He’s a mean one, the Sultan.
The Sultan of Brunei has banned Muslims in the country from celebrating Christmas. Muslims caught marking the holiday could face a fine of $20,000 or up to five years in prison for the offense. Christians living in the country, however, can celebrate the holiday as long as they do so in private.
Sultan Hassanal Bolkiah, who has ruled the country for almost 50 years, first introduced the ban last year, when the country adopted a stricter penal code based supposedly on Islamic law. The ban was re-announced in the Borneo Bulletin this month.
"These enforcement measures are … intended to control the act of celebrating Christmas excessively and openly, which could damage the aqidah (beliefs) of the Muslim community," the Ministry of Religious Affairs said in a statement published in the Brunei Times.
Imams around the country have been spreading the word.
“During Christmas celebrations, Muslims following that religion’s acts – such as using their religious symbols like cross, lighting candles, making Christmas trees and singing religious songs, sending Christmas greetings, using signs praising the religion, putting up decorations or creating sounds and doing anything that amounts to respecting their religion – are against Islamic faith,” imams in the country told Muslims.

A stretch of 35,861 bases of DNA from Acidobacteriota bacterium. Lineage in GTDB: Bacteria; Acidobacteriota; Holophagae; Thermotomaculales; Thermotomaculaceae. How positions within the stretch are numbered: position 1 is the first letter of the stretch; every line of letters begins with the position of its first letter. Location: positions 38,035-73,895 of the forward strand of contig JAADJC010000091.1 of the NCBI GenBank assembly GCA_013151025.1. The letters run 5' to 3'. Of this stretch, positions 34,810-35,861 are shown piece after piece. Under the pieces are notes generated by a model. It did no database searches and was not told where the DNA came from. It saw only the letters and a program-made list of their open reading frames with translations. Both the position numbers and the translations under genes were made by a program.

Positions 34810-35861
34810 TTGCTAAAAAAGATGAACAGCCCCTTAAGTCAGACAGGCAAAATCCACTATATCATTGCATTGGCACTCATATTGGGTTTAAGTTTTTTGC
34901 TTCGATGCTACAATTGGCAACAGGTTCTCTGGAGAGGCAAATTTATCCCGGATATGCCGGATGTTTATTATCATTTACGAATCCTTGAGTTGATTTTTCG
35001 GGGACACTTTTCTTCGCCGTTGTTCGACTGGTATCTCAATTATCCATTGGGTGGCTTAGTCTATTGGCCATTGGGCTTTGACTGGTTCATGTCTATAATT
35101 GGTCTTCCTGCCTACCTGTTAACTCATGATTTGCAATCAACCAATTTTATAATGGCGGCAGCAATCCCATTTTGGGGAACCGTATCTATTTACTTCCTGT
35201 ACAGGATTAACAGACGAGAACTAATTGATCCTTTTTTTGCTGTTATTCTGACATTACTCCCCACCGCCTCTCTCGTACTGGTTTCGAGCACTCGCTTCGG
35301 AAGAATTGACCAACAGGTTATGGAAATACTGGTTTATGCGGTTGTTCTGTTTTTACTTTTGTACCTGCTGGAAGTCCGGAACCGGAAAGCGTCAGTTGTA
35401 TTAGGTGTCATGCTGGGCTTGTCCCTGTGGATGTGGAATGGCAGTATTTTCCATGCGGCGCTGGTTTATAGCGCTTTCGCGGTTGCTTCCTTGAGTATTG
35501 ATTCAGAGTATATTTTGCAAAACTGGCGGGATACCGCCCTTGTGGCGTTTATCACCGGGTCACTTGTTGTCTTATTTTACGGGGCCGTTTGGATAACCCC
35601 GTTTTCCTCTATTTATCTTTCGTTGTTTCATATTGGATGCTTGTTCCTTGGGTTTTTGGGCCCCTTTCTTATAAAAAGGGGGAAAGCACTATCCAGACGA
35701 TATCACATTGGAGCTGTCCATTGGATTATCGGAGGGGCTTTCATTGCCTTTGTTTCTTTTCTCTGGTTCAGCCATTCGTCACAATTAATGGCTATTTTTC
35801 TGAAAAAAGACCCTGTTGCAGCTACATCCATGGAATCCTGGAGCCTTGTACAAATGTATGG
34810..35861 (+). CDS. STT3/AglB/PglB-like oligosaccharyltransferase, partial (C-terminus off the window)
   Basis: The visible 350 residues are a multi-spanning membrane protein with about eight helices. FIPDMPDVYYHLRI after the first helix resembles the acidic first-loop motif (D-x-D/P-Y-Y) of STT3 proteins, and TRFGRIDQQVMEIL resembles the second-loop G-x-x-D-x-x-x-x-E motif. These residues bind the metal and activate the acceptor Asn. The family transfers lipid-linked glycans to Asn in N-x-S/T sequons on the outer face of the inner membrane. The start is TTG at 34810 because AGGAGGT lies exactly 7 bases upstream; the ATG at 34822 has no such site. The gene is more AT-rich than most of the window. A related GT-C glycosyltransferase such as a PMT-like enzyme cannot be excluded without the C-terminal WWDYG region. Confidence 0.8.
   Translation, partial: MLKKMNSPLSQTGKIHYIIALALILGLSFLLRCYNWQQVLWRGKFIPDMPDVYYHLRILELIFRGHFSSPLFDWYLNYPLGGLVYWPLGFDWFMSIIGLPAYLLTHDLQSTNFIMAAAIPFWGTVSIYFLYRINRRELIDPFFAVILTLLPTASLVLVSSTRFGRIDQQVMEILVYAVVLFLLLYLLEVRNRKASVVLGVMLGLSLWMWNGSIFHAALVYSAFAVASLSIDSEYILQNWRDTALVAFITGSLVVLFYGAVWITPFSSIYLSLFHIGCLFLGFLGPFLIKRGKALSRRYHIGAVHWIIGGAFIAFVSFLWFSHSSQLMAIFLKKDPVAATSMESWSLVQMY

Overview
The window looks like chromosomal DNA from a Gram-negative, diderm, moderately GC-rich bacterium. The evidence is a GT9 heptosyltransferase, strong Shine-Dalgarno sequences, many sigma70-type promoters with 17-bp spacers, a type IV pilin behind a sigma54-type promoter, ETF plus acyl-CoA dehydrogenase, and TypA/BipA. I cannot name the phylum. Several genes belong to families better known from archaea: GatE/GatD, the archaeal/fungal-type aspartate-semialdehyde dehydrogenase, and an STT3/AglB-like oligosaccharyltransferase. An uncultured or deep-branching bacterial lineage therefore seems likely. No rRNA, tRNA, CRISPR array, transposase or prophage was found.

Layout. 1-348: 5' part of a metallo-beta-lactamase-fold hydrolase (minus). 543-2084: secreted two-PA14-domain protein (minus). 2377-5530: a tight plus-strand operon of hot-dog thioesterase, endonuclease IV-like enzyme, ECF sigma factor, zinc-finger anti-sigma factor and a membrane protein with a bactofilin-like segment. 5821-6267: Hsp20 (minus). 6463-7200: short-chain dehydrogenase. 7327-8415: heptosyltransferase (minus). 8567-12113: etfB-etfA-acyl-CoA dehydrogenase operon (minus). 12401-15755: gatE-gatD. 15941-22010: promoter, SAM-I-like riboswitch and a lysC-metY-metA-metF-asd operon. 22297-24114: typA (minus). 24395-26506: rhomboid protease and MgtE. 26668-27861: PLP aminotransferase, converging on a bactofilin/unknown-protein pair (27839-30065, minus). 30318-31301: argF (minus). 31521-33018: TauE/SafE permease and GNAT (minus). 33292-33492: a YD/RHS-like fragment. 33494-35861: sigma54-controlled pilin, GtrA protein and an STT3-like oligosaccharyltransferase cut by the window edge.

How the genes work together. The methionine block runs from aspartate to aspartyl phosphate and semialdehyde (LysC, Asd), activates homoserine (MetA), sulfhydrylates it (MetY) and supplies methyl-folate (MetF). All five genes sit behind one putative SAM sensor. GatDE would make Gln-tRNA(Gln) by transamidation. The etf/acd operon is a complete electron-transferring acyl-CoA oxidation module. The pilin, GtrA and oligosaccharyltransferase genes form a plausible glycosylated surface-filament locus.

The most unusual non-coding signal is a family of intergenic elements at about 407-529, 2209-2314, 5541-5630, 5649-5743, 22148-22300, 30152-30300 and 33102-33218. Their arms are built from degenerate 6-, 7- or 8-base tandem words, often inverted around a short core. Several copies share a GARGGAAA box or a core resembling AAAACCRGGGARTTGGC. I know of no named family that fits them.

— Enoch (@priesthoood) December 22, 2015
Last year, the Ministry of Religious Affairs has also monitored local businesses to make sure they were not displaying Christmas decorations like Santa hats or Christmas trees.
Brunei is a tiny country located on the north coast of the island of Borneo in southeast Asia. Its population is just 420,000, but some 32 percent of residents are Christian, reports the Sydney Morning Herald.
Some have been protesting the ban through the social media hashtag #MyTreedom, in which Christians in other countries are posting pictures of themselves celebrating Christmas. Some Brunei residents have also made posts. A Facebook page for the campaign also collects pictures of Christians celebrating the holiday around the world.
— Lisa Daftari (@LisaDaftari) December 7, 2015